Oil prices drop before US inventories report
World oil prices slid Wednesday as the market awaited a weekly snapshot of crude inventories in top consumer the United States.
New York's main contract, light sweet crude for delivery in July, fell 36 cents to $99.01 a barrel.
Brent North Sea crude for July lost $1.31 to $118.85 a barrel in London afternoon deals. Losses were exaggerated by profit-taking on the contract's last trading day.
The US Department of Energy will at 1430 GMT announce the level of energy inventories in the United States, the world's biggest consumer of crude oil.
"The main focus today will be switched to the weekly oil inventories report for a confirmation of a large decline in crude oil stocks that could provide optimistic signs for a potential increase in the US oil demand," said Myrto Sokou, an analyst at brokers Sucden Financial.
On Tuesday, the private organisation the American Petroleum Institute forecast a three-million-barrel decrease in crude oil inventories for the week ending June 10, double initial predictions and a sign that demand was picking up.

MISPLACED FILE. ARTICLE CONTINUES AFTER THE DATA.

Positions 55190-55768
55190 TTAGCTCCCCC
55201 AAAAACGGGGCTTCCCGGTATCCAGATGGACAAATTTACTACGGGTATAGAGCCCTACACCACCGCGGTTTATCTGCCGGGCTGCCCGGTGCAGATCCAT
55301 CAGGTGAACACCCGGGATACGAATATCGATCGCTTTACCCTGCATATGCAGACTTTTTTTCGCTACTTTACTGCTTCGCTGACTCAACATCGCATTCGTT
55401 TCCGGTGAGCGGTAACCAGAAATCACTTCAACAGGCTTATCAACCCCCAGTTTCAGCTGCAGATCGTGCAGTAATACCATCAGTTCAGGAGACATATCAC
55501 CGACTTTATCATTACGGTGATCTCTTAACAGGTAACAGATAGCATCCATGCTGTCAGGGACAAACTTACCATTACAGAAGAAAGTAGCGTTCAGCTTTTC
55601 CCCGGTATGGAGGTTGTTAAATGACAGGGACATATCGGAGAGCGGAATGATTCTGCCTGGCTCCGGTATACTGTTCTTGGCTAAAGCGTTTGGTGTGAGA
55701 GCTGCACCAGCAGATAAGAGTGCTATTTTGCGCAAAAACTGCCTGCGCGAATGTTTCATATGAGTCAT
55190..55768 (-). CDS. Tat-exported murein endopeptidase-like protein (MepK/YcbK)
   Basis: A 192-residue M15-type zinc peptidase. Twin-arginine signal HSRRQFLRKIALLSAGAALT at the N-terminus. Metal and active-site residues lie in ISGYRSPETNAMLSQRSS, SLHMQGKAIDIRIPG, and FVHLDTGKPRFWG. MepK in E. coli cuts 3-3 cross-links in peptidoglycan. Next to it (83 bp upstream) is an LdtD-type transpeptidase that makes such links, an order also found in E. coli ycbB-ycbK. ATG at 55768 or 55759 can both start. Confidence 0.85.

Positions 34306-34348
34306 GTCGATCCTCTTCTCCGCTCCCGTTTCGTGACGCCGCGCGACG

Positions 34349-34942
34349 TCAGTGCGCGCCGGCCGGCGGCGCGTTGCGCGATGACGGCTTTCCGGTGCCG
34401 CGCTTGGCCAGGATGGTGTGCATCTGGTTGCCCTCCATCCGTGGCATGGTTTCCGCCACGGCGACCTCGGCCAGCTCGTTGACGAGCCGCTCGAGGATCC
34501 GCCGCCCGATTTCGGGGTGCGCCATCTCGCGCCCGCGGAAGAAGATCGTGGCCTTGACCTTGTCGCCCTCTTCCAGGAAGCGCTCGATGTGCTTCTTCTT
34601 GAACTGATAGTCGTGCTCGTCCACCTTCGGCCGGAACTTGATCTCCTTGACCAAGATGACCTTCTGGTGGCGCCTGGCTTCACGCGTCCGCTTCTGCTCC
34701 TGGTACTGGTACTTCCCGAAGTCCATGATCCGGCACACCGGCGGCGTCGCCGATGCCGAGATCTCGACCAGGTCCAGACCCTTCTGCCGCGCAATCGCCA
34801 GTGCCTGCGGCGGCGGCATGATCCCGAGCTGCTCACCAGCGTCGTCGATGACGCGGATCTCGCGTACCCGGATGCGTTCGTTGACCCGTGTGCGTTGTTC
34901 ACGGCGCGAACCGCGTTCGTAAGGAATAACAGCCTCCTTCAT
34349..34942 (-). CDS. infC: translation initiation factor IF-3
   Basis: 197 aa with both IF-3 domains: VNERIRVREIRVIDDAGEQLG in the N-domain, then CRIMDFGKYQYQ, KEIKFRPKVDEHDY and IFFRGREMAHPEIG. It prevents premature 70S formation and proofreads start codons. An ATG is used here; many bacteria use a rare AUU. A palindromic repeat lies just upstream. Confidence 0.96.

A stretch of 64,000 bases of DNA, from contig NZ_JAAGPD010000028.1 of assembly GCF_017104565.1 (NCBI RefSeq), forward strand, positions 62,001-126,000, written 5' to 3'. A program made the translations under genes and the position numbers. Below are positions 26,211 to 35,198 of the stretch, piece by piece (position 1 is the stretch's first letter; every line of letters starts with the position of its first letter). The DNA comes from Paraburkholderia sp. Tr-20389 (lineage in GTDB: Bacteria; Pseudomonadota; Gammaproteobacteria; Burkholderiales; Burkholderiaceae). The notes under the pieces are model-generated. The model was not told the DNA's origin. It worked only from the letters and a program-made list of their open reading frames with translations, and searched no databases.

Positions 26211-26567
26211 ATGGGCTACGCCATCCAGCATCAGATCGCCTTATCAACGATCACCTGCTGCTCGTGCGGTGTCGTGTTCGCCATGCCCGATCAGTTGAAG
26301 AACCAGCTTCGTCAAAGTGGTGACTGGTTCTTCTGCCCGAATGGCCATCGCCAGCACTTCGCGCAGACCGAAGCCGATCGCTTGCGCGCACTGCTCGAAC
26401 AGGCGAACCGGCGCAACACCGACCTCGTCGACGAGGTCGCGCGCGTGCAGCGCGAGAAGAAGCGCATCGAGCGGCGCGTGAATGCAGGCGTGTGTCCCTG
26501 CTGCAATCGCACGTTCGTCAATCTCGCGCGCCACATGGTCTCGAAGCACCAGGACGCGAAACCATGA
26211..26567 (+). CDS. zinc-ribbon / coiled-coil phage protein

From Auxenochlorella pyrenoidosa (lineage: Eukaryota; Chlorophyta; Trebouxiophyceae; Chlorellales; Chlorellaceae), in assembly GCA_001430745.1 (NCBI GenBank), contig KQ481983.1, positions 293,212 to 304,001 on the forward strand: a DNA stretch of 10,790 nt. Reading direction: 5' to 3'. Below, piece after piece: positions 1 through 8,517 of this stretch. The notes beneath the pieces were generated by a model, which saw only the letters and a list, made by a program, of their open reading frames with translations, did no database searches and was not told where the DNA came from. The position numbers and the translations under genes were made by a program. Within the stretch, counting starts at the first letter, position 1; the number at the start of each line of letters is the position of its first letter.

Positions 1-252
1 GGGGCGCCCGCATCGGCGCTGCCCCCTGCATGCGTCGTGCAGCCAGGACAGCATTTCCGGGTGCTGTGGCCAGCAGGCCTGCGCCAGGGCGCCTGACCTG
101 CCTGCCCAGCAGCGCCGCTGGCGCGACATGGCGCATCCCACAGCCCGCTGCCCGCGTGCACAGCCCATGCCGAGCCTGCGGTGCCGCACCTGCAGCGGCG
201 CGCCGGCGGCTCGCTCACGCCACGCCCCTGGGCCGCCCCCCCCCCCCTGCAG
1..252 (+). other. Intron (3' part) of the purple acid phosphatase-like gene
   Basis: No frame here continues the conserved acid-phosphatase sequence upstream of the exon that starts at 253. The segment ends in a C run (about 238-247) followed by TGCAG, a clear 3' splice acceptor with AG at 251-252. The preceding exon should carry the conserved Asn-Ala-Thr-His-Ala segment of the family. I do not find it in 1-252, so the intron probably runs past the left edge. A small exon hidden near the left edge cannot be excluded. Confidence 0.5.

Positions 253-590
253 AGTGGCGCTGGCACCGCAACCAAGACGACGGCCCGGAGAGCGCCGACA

Oil prices had rallied on Tuesday in nervous trade, with New York crude closing up two dollars as the market welcomed encouraging US economic data.
The gap between New York and Brent crude prices meanwhile struck a record high on Tuesday. Brent hit a record premium of $22.79 against the price of New York crude, with the latter weighed down by high US inventories according to analysts.
John Kilduff of Again Capital had suggested that Tuesday's rises had been a technical rebound after two down days.
Goldman Sachs meanwhile warned in a market analysis that the bigger picture is rising demand forcing a tightening of supply.
"With world economic growth continuing to drive oil demand growth well in excess of non-OPEC production growth, the oil market continues to draw on inventories and OPEC spare capacity in order to balance," Goldman analysts said.
"In our view, it is only a matter of time until inventories and OPEC spare capacity will become effectively exhausted, requiring higher oil prices to restrain demand, keeping it in line with available supplies," they added.
Official data this week showed industrial output from China, the world's largest energy consumer, rose sharply in May.
Sustained growth in the Chinese industrial sector would translate to strong crude demand as the Asian economic powerhouse seeks energy to fuel its thousands of workshops and factories.
© 2011 AFP